About a year ago I bought an 8×10 Polaroid processor from a friend of mine. As it turns out, he had a lot of expired but unused film stored as well. Recently he gave it all to me on the condition that I use it!
Go ahead, twist my arm. I’m still new to shooting an 8×10 camera so this seemed like the perfect excuse to really dive in and get comfortable with the thing. I was given an amazing 240mm Schneider lens for Christmas so all I really needed was a victim or two to sit in front of the camera.
The first thing I’ve discovered when shooting the Polaroid is there’s very little planning that can go on with what the final image will look like. Yes of course you set up the camera and control that part, but with expired Polaroid film, you’re never quite sure what will actually come out. It can be rewarding and extremely frustrating.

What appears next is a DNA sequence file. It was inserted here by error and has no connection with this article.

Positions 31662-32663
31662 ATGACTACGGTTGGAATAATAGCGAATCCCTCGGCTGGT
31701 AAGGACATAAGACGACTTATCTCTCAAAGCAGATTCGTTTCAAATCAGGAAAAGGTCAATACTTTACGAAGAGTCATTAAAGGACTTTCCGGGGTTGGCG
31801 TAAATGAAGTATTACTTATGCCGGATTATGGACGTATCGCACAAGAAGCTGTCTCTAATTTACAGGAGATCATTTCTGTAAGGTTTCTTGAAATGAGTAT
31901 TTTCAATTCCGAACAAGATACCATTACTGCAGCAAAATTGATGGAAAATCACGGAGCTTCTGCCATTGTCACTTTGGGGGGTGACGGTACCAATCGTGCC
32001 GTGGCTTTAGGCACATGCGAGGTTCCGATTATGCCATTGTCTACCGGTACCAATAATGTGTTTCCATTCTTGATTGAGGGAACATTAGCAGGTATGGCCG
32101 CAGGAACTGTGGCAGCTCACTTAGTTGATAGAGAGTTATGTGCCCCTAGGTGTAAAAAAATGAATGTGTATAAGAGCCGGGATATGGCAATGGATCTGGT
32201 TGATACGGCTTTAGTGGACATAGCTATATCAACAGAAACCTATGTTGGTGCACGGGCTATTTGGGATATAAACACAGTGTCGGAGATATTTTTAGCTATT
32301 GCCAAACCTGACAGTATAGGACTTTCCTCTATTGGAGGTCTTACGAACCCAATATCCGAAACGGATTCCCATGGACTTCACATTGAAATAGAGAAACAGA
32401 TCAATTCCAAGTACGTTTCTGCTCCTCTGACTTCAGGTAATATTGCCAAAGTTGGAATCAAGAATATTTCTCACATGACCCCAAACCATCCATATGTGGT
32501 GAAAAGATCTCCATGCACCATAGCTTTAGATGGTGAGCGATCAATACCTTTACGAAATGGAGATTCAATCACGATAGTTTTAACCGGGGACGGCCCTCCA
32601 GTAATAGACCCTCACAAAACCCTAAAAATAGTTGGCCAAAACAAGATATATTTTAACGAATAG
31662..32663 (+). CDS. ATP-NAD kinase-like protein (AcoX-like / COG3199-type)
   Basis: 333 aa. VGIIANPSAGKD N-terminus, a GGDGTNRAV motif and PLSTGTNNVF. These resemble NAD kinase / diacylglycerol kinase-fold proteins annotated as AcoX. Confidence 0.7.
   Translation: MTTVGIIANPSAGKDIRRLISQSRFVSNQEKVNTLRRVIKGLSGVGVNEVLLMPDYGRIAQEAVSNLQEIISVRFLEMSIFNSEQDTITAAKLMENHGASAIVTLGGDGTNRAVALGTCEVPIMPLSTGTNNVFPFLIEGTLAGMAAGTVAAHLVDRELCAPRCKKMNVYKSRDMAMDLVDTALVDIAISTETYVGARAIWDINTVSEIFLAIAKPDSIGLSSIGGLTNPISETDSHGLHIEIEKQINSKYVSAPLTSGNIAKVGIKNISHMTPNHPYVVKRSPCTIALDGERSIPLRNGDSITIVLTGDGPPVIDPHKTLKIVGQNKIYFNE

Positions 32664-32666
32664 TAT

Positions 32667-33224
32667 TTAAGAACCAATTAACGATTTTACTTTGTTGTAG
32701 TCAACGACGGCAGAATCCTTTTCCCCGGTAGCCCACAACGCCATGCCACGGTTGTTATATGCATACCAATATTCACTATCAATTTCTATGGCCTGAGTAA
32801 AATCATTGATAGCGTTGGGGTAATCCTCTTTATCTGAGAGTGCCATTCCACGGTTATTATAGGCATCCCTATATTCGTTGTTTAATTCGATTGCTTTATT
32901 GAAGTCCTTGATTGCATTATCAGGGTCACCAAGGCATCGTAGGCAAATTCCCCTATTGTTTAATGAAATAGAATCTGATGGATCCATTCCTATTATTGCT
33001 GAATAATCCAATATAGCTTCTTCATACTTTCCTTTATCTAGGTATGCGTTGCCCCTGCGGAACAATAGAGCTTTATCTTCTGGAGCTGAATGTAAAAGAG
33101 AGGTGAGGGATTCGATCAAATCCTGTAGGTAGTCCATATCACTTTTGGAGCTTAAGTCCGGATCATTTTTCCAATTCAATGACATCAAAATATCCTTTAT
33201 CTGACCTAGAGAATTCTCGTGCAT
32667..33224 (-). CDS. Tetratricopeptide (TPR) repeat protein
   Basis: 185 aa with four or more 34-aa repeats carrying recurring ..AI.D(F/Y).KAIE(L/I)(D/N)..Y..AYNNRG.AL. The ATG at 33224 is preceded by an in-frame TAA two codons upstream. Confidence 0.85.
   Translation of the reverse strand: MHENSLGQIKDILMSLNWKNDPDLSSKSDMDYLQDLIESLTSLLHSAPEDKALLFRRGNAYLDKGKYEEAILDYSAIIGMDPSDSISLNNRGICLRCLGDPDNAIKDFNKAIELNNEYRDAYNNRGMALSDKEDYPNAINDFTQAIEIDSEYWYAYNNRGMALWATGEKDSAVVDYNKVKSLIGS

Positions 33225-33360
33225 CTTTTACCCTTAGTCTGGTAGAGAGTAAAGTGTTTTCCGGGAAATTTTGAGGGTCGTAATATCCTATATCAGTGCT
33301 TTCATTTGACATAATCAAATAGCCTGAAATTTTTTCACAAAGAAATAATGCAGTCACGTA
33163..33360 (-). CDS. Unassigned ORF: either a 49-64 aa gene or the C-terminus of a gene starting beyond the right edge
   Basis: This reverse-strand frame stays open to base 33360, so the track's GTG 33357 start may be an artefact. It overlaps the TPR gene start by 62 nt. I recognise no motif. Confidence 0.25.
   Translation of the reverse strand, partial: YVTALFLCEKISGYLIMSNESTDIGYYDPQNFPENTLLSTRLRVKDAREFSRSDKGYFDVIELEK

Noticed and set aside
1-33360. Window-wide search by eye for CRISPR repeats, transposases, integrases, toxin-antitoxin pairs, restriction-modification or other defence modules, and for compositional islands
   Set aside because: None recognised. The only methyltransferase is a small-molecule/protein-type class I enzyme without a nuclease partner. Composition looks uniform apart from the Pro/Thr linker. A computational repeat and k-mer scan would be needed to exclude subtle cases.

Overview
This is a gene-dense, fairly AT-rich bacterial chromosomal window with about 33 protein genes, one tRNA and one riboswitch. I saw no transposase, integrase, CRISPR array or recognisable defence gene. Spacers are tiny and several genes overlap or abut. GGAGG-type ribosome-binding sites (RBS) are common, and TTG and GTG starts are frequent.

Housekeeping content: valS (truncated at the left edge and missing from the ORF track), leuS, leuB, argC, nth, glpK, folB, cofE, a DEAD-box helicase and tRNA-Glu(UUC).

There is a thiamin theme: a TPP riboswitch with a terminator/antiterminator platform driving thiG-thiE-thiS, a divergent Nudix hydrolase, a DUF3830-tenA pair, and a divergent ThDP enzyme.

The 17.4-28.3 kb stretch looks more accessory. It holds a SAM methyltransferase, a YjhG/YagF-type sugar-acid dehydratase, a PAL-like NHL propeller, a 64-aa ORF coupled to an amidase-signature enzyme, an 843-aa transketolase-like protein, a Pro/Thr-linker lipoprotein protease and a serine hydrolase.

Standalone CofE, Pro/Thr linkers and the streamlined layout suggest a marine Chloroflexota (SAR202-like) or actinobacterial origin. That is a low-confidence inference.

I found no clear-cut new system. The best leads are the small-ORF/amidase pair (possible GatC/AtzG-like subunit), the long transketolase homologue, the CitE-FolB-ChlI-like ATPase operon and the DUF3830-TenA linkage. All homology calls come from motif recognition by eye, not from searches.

A little history. Polaroid discontinued all film manufacturing a number of years ago. At this point, there is really nothing left available in 8×10 that is within date. Polaroid uses their own pods with the chemistry built into them, so once they have expired and started to dry up, there’s really no going back. There will come a day when it’s completely gone gone with the chemicals all dried up. If it’s been kept cool in a fridge it’s life can be extended. If it’s been kept in the garage or storage as mine was, good luck. The color film seems to last longer. The chemicals in the processing pods are still pretty goopy and spread nicely across the photo. The problem with color is that the expired film no longer has very accurate color so you might be good, you might be yellow, you never can tell until you take a photo and see what happens! Black and White film is a different matter. It has a much shorter shelf life and the majority of mine has begun to fail. I’m lucky if I can get two or three images to partially show up out of an entire box. Most of the chemicals have begun to dry up. While this is annoying, it can lead to interesting results.